(Excerpted from NGA Florida Conference speech, 27 Jul 2013)
This time last year we had just finished our response efforts for Tropical Storm Debby and were weeks away from the Republican National Convention. We were coordinating final details with the city of Tampa, still facing uncertainty with funding our mission, and keeping our fingers crossed that we wouldn’t have to resort to Plan B….a simultaneous hurricane response. As you know, with the support of our Governor, city of Tampa and NGB, we were able to fund our mission….but still had to execute Plan B anyway with Hurricane Isaac. As always..…we had planned… and we were prepared. We safely and successfully executed all missions and, once again, demonstrated why the Florida National Guard leads the nation in defense support to civil authorities.
We’ve had a fast and remarkable year. We moved directly from the RNC to celebrating the 447th anniversary of “The First Muster,” proudly hosted the retirement of our own Florida Guardsman, General Craig McKinley, and farewelled General Joe Balskus at his change of command with General Eifert. We provided support to Hurricane Sandy in the northeast, and we had a few victories in saving missions eliminated in FY13 president’s budget. Though scheduled for elimination, our 114th Range Operations Squadron and 48th Civil Support Team were saved from the “chopping block,” and in fact, the 114th will be re-missioned as an Offensive Space Control unit in 2015. And, just last week, the House passed legislation to reinstate the Army National Guard’s C-23 Sherpa aircraft back to the states.
As we began planning for the challenges of Sequestration, we continued to support operations across the nation and around the globe. We provided security for the presidential inauguration, rotated over 200 Florida Guardsmen to D.C. to protect the skies over the National Capitol Region, deployed and re-deployed several units overseas, and remained ready to safeguard our communities at home.
In May, we completed the most complex domestic response exercise ever conducted – Vigilant Guard – partnering with the NORTHCOM, NGB, other states, services, the interagency, and federal, state and local responders. We tested our planning and readiness to respond to back-to-back hurricanes with 3 simultaneous CBRN events. At the NORTHCOM AAR several weeks later, we discovered that every one of the Florida National Guard recommendations had become action items – to include pre-designation of dual status commanders and development of broad mission assignments to give us greater flexibility to conduct DSCA operations. In the end, NORTHCOM characterized the Florida National Guard as “the gold standard for operations providing defense support to civilian authorities.”
A little over 2 weeks ago, we deployed the 100th Florida National Guard unit since 9/11. The 2-111th Airfield Operations Battalion left with almost 60 Soldiers after a ceremony that caused us all to reflect upon what we have done since 9/11 and where we are going in the future….
First…a few minutes ago you saw a brief clip of a reenlistment. That was SGT Gerald Jones and SGT Matt Evans of the 930th Digital Liaison Detachment reenlisting on a hillside in Afghanistan in November 2012. That image defines us – and speaks volumes of the character and moral commitment of our Florida Guard members who have selflessly sacrificed for the nation. We owe it to ourselves and our nation to continue to retain the “SGT Joneses and SGT Evans” of our force – and so far we have done well. Our retention rate is among the highest in the nation….our Army National Guard is ranked 9th with 102% retention, and our Air Guard has averaged nearly 95% retention over the last 3 quarters. Both services have exceeded 100% for accessions, and our Army team is 2nd in the country with 119%. We must sustain this momentum.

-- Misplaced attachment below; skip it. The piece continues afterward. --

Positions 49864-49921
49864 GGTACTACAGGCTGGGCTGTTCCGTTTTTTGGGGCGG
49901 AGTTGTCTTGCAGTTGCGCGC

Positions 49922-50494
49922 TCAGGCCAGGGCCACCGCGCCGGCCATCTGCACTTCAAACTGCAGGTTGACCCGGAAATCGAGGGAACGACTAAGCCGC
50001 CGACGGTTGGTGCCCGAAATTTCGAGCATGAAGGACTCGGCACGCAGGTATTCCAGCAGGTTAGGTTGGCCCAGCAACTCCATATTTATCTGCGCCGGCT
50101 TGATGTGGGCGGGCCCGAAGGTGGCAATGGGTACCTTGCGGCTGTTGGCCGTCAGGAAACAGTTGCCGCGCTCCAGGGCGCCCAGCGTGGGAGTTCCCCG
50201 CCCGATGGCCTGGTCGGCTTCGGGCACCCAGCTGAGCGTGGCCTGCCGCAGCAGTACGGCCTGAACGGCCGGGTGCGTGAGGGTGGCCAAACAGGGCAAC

Behind these retention statistics are many enablers, the most important of which is our families. You’ve heard the adage, “we recruit Soldiers, but we retain Families.” If you haven’t done so lately, I encourage you to visit our Family Programs Facebook page to read about the dozens of ongoing activities in place to support our Guard Families. Job fairs, kids’ adventure camps, couples retreats, and quick access to counseling and education programs…all of these and more for the sole purpose of taking care of Families. I’m pleased to say that every one of our family events fills up during the first 2 to 3 days of registration…and the feedback is outstanding. We must sustain the momentum we’ve achieved in taking care of our Families.
Another significant enabler for our retention efforts is the tremendous progress we’ve made with employment of our men and women. We’ve gone from 17% unemployment 18 months ago to less than 5% today. This dramatic turnaround is a result of intense work by our Florida Guard Family Career Connection and ESGR, support from our Governor and state legislature, enhanced partnerships with employers, and dedicated hands-on support at our units. We have a system in place now that helps us accurately capture information on each of our Soldiers and Airmen, and a mechanism to put them in contact with the Florida Department of Economic Opportunity and other resources to connect them to employers. We must sustain this momentum.
Second, despite the significant challenges we face in the future with sequestration and furlough, our readiness today to respond to the needs of our state and nation remains high. Operationalized through modernized equipment fielding, increased training and continued deployments totaling over 17,000 since 9-11, the Florida National Guard remains ready.